Tribal peoples’ intimate knowledge, respect and dependence on the land and its occupants means they are far more motivated and better equipped to protect it than anyone else; especially than poorly paid and corruptible park rangers, far from their families and with little local knowledge. At the heart of indigenous land management is the maintenance of natural resources – “over centuries, tribal peoples have developed complex social systems to govern the harvesting of the wide range of species on which they depend to ensure a sustainable, plentiful yield” (Parks Need People report).
For example, many tribes have developed shifting cultivation systems, a type of rotational farming in which land is cleared for cultivation (normally by fire) and then left to regenerate after a few years. Scientists are increasingly realizing that this system can “harbor astounding levels of biodiversity”, by creating important habitats.
The Dongria Kondh have lived in the Niyamgiri Hills of Odisha, India, for thousands of years. A recent study found that they collect almost 200 different foods from their forests and harvest over 100 crops from their fields, engineering an extraordinary diversity of flora and fauna which keeps them self-sufficient all year round. Not only that – their campaign to protect their land prevented mining giant Vedanta Resources from ecologically devastating the entire area. How revealing that the Convention on Biological Diversity has documented that in Africa, with its thousands of new parks and reserves and high indigenous eviction rate, 90% of biodiversity lies outside of protected areas.
In India, villages inside tiger reserves create special grassland habitat for grazing animals that are important prey species for tigers. Research into wildfires in Australia has demonstrated that Aboriginal methods of controlled burning found that they were an effective method of keeping wildfires at bay and yielding higher produce from the land.
Tribes are also allies in the fight against deforestation; we must recognise their role as stewards of the lungs of the world. Usually, wherever their land rights are recognized, the land is protected from deforestation (although illegal loggers are still a problem) and their presence in a forest can reduce the risk of deforestation more than the existence of a PA. The map below shows how the Xingu indigenous territory, home to several tribes, provides a vital barrier to deforestation.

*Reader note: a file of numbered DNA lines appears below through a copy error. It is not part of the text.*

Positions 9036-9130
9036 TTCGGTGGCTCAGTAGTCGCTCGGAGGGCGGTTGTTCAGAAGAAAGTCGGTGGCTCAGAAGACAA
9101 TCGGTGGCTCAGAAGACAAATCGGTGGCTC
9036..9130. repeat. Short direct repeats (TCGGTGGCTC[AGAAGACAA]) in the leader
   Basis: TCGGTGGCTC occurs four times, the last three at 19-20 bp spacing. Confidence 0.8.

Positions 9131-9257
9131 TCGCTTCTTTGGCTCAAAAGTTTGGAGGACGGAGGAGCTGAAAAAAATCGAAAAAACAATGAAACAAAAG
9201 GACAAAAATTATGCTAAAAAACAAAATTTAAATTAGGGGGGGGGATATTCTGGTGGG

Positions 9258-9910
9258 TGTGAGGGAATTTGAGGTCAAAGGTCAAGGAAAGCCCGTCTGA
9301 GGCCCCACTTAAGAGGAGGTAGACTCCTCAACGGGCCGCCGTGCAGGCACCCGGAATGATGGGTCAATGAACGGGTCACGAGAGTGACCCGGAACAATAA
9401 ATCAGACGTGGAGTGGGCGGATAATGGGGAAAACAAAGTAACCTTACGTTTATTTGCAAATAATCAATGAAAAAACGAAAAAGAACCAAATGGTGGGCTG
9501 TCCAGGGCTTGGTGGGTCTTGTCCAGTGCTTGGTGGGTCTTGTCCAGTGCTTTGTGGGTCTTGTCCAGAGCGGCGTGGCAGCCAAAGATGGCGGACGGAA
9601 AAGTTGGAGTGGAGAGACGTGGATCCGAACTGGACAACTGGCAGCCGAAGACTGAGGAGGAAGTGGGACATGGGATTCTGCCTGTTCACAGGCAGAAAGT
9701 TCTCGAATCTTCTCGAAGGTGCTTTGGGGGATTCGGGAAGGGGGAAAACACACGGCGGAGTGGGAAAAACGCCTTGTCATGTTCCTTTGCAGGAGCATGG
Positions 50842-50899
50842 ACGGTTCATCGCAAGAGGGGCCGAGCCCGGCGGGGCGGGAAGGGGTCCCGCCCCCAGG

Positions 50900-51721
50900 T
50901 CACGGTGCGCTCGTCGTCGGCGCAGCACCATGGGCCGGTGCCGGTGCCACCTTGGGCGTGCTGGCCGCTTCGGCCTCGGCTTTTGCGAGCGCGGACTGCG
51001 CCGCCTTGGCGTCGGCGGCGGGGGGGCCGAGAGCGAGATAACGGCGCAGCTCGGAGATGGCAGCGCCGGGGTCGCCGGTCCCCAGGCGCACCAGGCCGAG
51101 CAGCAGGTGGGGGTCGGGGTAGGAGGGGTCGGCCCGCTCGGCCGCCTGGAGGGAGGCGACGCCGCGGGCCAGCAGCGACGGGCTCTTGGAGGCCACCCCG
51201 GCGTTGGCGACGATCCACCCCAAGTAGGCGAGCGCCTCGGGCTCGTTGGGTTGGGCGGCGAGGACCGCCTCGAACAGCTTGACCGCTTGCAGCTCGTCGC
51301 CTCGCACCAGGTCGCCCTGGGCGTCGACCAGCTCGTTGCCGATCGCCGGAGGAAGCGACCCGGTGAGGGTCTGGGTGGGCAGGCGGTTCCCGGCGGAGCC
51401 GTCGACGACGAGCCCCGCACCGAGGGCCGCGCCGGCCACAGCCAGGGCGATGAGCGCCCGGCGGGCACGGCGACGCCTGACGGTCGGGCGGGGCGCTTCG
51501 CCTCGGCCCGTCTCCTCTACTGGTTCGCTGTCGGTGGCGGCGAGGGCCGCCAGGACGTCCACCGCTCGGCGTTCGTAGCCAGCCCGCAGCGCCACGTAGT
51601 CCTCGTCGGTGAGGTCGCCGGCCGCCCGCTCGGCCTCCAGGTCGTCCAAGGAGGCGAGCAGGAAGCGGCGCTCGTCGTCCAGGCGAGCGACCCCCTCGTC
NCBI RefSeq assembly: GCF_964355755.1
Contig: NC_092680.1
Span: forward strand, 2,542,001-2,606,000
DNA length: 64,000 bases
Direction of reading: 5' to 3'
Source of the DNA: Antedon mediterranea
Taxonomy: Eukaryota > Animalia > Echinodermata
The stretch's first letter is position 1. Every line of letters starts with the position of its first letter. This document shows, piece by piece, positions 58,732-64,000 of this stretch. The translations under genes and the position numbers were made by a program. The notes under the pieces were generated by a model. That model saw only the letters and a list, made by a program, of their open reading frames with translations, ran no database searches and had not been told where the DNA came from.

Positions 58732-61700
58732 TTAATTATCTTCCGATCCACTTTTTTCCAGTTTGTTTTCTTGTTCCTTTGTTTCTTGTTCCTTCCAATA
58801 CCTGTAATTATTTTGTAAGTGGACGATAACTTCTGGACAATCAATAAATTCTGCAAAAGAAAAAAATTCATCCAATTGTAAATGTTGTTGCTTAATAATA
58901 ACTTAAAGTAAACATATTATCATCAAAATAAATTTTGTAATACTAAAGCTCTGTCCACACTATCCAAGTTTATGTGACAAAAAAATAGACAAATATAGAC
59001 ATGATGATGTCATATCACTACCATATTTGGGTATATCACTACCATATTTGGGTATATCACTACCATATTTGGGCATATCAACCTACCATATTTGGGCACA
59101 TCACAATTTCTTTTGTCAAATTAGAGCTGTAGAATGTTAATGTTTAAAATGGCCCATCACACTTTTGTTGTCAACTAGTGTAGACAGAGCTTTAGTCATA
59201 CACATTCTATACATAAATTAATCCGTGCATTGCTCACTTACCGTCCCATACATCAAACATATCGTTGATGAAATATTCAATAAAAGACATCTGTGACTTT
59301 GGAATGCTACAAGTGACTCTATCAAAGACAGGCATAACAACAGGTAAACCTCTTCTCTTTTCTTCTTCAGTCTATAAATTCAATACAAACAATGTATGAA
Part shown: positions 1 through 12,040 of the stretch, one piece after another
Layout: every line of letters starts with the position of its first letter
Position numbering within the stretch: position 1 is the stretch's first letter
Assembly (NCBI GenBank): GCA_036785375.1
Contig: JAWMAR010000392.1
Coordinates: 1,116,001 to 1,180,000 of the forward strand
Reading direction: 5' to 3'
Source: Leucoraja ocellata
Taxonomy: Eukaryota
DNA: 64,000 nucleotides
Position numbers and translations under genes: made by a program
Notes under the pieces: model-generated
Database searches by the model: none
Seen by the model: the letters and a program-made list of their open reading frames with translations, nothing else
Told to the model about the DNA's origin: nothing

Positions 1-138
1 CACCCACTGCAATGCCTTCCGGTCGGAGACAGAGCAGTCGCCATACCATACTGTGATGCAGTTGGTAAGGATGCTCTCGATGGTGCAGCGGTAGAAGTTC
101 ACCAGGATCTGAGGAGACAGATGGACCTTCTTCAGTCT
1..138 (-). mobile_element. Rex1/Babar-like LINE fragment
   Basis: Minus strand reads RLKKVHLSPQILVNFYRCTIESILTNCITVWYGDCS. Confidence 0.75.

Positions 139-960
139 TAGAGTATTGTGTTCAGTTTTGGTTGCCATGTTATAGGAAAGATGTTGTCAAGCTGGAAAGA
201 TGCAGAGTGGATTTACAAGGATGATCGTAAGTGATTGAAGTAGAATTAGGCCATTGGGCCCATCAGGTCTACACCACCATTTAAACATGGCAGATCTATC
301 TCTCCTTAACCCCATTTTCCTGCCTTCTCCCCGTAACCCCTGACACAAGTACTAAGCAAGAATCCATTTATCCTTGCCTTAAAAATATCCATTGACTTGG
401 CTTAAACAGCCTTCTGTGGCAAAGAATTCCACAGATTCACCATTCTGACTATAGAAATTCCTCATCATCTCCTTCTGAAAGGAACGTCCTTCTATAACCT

Central to tribal peoples’ messages to conservation is simply that hunting for sustenance is not the same as poaching. The Bushmen of Botswana are ruthlessly persecuted by a government desperate to evict them from the Central Kalahari Game Reserve, despite their legal right to remain. Diamonds were discovered in the reserve in the 1980s and although President Ian Khama (who sits on the board of Conservation International) has always denied these eviction attempts are connected with diamonds, the subsequent violent evictions of the Bushmen, and the construction of a diamond mine in the following years, suggest otherwise.
Are we too blinkered by our own ‘extractivist’ and exploitative relationship with nature to conceive that others may have found a better way? Tribal peoples have a larger stake than any of us in the preservation of the world’s forests and savannahs and the beautiful animals they contain. They show us that sustainable, harmonious and mutually beneficent cohabitation between humans and wildlife is possible. Yet, the very people western conservationists should be learning from are those suffering the most under this broken model. Conservation needs reforming. It must stick to international law, stop breaching human rights and put tribal people at the centre of the process. Let’s learn from existing models of community and indigenous centered conservation programs, to ensure that conservation helps more than it hurts.
“If we want to preserve biodiversity in the far reaches of the globe, places that are in many cases still occupied by indigenous people living in ways that are ecologically sustainable, history is showing us that the dumbest thing we can do it kick them out.” Mark Dowie.
“Our relationship to the forest is like a child to its mother. The western environmental groups can’t understand that.” Muthamma, a Jenu Kuruba leader form Nagarhole Tiger Reserve.